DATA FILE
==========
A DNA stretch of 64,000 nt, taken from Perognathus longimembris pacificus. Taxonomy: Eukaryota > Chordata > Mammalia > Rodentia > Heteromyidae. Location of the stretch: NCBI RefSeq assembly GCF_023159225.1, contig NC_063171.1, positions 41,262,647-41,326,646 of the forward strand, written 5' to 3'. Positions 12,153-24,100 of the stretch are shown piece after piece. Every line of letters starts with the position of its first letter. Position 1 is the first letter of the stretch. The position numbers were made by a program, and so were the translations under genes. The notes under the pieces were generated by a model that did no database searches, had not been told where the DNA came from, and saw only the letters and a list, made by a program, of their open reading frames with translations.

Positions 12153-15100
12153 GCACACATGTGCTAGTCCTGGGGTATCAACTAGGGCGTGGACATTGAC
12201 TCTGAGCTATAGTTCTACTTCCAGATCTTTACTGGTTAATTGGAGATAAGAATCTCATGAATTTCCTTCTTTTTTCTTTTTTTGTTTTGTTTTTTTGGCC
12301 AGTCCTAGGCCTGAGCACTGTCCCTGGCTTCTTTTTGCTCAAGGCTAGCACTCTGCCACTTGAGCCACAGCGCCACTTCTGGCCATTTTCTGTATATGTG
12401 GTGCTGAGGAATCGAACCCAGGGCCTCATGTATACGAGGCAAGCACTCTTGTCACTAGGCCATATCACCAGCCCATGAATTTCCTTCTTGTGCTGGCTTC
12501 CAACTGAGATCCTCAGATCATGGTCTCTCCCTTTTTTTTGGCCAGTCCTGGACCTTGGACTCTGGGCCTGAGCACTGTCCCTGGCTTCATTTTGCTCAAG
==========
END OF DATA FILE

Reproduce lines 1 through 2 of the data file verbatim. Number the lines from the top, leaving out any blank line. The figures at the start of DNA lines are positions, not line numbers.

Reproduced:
A DNA stretch of 64,000 nt, taken from Perognathus longimembris pacificus. Taxonomy: Eukaryota > Chordata > Mammalia > Rodentia > Heteromyidae. Location of the stretch: NCBI RefSeq assembly GCF_023159225.1, contig NC_063171.1, positions 41,262,647-41,326,646 of the forward strand, written 5' to 3'. Positions 12,153-24,100 of the stretch are shown piece after piece. Every line of letters starts with the position of its first letter. Position 1 is the first letter of the stretch. The position numbers were made by a program, and so were the translations under genes. The notes under the pieces were generated by a model that did no database searches, had not been told where the DNA came from, and saw only the letters and a list, made by a program, of their open reading frames with translations.

Positions 12153-15100